As flood waters continue to rise in parts of Pakistan, richer countries and aid agencies have been releasing their own torrent of press releases and announcements about how they are helping out.
So who is assisting - and by how much?
The immediate aid response has, as always in these crises, been mounted by local people on the ground - family and friends helping each other out.
In its rush to portray itself as a saviour, this is often forgotten by the outside world.
In the immediate aftermath of January's earthquake in Haiti, for example, far more people were pulled from the rubble by Haitians using their bare hands than were saved later by the better-publicised international rescue teams.
Similar things will have been happening in Pakistan. But the government in Islamabad has also said it needs massive help from abroad.
The early international response is being co-ordinated by the United Nations, which on 9 August launched a Flash Appeal for $459m (£294m) to cover the first 90 days of the disaster.
This was for obvious items like food, shelter and health care. But it also included other tools necessary in any aid package - telecommunications, for example, and "protection" - the UN's catch-all phrase for trying to safeguard the rights of displaced people.
Nearly half of this $459m has been raised - a total of $208m, with a further $42m pledged but not yet earmarked for specific projects.
Apart from individual countries, there are various UN funds and multilateral groups (such as the European Commission) giving money or aid-in-kind to the UN.
But these figures should be treated with caution because counting aid flows in any emergency is notoriously difficult.
Rich "donor" countries often double count their contributions to make themselves look more generous to voters at home, or to curry political favour with particular parts of the world.
They announce a figure at one pledging conference, for example, then announce the same projects at another forum as if the sums were separate amounts.
The donors also rarely point out that quite a lot of what they "give" goes straight into their own citizens' bank accounts in the form of salaries for aid consultants or contract payments to manufacturers of 4x4 vehicles.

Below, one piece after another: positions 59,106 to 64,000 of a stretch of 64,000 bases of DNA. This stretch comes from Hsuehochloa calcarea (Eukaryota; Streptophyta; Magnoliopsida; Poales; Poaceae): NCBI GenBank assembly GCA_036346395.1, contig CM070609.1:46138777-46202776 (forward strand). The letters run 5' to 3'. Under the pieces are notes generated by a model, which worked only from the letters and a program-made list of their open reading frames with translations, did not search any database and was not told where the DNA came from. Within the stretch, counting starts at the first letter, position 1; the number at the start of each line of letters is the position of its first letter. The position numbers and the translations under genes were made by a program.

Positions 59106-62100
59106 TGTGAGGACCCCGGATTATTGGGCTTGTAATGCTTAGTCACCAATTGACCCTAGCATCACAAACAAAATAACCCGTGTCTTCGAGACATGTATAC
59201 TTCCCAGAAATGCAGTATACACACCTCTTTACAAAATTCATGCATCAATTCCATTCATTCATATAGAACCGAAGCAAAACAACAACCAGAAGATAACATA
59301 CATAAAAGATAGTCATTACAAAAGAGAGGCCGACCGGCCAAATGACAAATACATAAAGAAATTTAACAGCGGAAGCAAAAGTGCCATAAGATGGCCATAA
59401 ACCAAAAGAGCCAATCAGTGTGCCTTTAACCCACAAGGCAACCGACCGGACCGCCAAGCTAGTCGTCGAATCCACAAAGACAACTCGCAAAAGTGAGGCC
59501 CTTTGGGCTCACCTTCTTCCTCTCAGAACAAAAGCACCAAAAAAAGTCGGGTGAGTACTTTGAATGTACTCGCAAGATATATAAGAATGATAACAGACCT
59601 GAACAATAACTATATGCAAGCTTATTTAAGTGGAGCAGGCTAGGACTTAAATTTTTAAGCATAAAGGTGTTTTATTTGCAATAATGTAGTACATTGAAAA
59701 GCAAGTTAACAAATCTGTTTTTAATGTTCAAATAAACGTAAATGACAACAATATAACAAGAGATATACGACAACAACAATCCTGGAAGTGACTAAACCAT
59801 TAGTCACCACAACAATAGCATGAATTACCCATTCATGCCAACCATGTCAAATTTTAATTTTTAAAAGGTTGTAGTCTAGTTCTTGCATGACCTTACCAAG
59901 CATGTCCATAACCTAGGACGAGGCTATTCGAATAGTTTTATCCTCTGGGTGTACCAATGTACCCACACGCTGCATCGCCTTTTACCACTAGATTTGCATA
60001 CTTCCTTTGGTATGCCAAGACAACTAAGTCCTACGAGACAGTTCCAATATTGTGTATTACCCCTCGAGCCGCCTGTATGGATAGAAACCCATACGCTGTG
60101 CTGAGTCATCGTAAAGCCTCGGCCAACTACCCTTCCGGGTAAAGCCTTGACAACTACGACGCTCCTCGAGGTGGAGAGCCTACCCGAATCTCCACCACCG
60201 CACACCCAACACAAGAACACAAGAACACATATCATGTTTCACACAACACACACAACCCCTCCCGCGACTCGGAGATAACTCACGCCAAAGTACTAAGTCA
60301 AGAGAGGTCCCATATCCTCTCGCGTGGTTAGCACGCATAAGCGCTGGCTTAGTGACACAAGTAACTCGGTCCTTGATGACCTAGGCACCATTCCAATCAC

Recipient countries often confuse matters too.
Sometimes they do not know how much they have received - precisely because they are in an emergency and accountancy is not their priority. Or they might have had a weak administration even before the emergency struck.
Some donors have contributed money to flood relief but not directly to the Flash Appeal. According to the UN this totals a further $72m in cash and kind.
Another complicating factor is that although donor governments and aid agencies make separate announcements about what they are spending, the money concerned is often the same.
This is because much of the income of the big charities is not, as many people think, derived from benefit pop concerts or volunteers collecting coins on street corners.
It comes, rather, from governments who "contract" them, like humanitarian entrepreneurs, to do relief work.
Some aid agencies, because of their own house rules, do not report what they have given through the UN system.
The Red Cross, for example, says it has supported the Pakistani Red Crescent in assisting some 300,000 flood victims. But this aid does not appear in the UN figures.
Pakistani Islamic charities have also begun reporting flood relief activities which are not listed as donations by the UN.
The website of the al-Khidmat (Service) Foundation - reportedly the welfare wing of the Jamaat-e-Islami, Pakistan's largest and most influential right-wing religious party - states that it has mobilised 16,500 volunteers and provided food and medical care to tens of thousands of people.
The money given for flood relief is small compared with the total amount that arrives in Pakistan and is broadly - and sometimes controversially - described as "aid".
In 2009, the United States spent some $7.5bn in Pakistan on strategic, military and development projects.
This money is, of course, part of a larger geopolitical picture. But some has certainly ended up being used in operations around the floods.
The Pakistani army, partly financed by the US, is a key player in disaster relief. Its planes and helicopters have been a critical part of many rescue operations.
BBC Urdu will transmit six daily bulletins in Urdu and Pashto providing vital information including how to stay safe, avoid disease and access aid. Special programmes will be broadcast each day in Urdu at 12.30, 15.30 and 18.30 and in Pashto at 12.45, 15.45 and 18.45 (local times).